Also important, Trump has a strong list of candidates he would nominate for the Supreme Court. Their common trait is restraint. We need the Supreme Court to have greater deference to laws passed by legislatures, and not use penumbras and made-up nonsense to reach their subjective, arbitrary conclusions of how American life should be. We have gone through periods in our nation's history when SCOTUS was assertive, and other times where it was more reserved. I'd like to see them become more reserved, and allow the will of the people, through their elected representatives, to have primacy (or at least the benefit of the doubt). I see little but juridical arrogance on the part of the Court's left-wing justices, led by Justice Ginsburg. This is no longer a body of unelected, lifetime judges reviewing law -- they are making law outside of their Constitutional mandate. Only in egregious cases should they use judicial review to overturn legislative decisions. We've gone from judicial review to judicial fiat. I believe Trump would challenge Supreme Court overreach, and work with Congress to take back some of SCOTUS' power grab that has gone unchecked for over 50 years. Thankfully, Trump is not a lawyer, and I suspect that he recognizes the law as a tool to serve society, not the other way around.

Most of all, what is increasingly obvious in our government and politics is that it is okay to lie, and lie with impunity. This kind of lawlessness must end. We are a republic -- the citizens are sovereign. Being a United States citizen used to mean something, in a number of different ways. It's time our elected leaders had our interests in mind, recognizing we are a sovereign nation, not just one polity in an imagined "global community." Let's restore our government to function as the Framers intended. The presidency and Supreme Court are way out of scope. If Trump is a guy who likes to make deals and get stuff done, perhaps that energy can be harnessed for good. This has no chance of happening if his opponent wins.

Brookside said...

The fact that Mike Pence was picked for V.P. shows Trump's good judgement. That is how he manages his businesses.
Trump does not run his life like a professional politician. Everything politicians say and do is calculated for public consumption and they spend years practicing self censorship.
Trump's charm is his willingness to open up and talk like a regular person. When there is a headline about a so called terrible statement he just made I look it up. Often he didn't say it at all. Just words the media twisted. The few things he has said that might be considered outrageous are usually because he was thinking out loud. Working out an idea in his head. Probably not the best way to run for office.

With Hillary everything about her is secretive, slick and calculated. It doesn't matter to her supporters as long as she keeps the myth alive that they deserve something because they were short changed by someone else. The most disturbing part is the willingness of the media and public to know she is dishonest about everything and still support her. She is being judged as a better person because she lies the best. I feel such a foreboding about Hillary and cannot understand how anyone could support her.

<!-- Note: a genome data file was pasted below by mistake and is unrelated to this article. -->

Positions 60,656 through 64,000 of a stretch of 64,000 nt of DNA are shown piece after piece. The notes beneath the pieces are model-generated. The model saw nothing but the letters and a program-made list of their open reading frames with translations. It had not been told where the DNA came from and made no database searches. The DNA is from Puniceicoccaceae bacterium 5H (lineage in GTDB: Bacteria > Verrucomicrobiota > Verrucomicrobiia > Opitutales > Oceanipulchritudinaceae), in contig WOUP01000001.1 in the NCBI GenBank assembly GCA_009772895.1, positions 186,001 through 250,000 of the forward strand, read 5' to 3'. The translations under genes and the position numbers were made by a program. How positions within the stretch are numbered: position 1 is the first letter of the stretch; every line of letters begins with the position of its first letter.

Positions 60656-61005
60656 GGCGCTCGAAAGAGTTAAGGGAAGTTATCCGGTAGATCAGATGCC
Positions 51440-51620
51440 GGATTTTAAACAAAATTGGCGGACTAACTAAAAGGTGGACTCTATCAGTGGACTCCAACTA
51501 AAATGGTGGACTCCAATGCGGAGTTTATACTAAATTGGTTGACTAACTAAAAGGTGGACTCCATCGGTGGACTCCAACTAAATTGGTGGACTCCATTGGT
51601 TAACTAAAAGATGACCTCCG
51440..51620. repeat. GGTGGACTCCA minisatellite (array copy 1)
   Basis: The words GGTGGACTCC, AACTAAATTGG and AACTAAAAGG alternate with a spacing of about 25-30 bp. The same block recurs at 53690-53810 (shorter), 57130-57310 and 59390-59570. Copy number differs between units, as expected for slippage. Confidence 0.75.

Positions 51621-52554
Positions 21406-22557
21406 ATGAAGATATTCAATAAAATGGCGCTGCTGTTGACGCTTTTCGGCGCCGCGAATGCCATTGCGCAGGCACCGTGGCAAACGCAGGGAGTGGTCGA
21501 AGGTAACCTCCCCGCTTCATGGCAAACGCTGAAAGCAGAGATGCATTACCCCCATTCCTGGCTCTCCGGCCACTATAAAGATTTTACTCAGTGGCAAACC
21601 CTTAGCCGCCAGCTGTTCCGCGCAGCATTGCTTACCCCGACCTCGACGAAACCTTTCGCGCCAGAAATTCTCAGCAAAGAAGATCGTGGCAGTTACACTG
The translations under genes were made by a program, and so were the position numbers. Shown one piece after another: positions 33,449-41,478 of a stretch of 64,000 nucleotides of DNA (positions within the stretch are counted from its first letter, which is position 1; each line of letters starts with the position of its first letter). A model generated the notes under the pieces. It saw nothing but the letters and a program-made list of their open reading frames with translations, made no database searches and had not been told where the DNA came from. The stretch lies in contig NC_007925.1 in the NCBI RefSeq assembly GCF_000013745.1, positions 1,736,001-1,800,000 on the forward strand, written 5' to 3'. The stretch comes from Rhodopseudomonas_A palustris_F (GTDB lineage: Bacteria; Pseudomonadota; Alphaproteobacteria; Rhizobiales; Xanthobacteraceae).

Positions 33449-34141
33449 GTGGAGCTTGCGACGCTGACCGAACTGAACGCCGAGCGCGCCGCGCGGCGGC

Webutante said...

I agree totally with you Stuart. Mike Pence did his job and more last night. But he alone can't save Trump from himself. Only Trump can and it's awfully late in the game for that. I am still not optimistic.

Dennis said...

Just to add to your analysis. I do find it interesting to see this in the "Weekly Standard?"
I suspect that Pence will have a much larger role at first and if anything is like his dominance over Kaine it will aid in what Trump needs to make that transition from businessman to politician sans the distrust and disrespect of the average American.
As Brookside states "The fact that Mike Pence was picked for V.P. shows Trump's good judgement."

Trigger Warning said...

My first impression of Tim Kaine, imprinted within the first 60 seconds of his opening comments, was "This guy is a silly prig." His subsequent behavior simply amplified that initial impression. I suppose that makes him the perfect running mate for a woman with delusions of being named after Sir Edmund Hillary.

Another irritating aspect of Kaine's performance was the Chatty Cathy Syndrome. For those old enough to remember, Chatty Cathy was a "talking" doll sold in the early 60's. The doll had a limited set of a dozen or so utterances emitted "randomly", independent of context with flat affect, when a child pulled a string. Chatty actally had a wider repertoire of canned sentences than Kaine. Chatty Tim must have been a victim of the Clinton re-programming laboratory, because it's simply not believable that he could have been elected governor of Virginia if last night was a typical performance.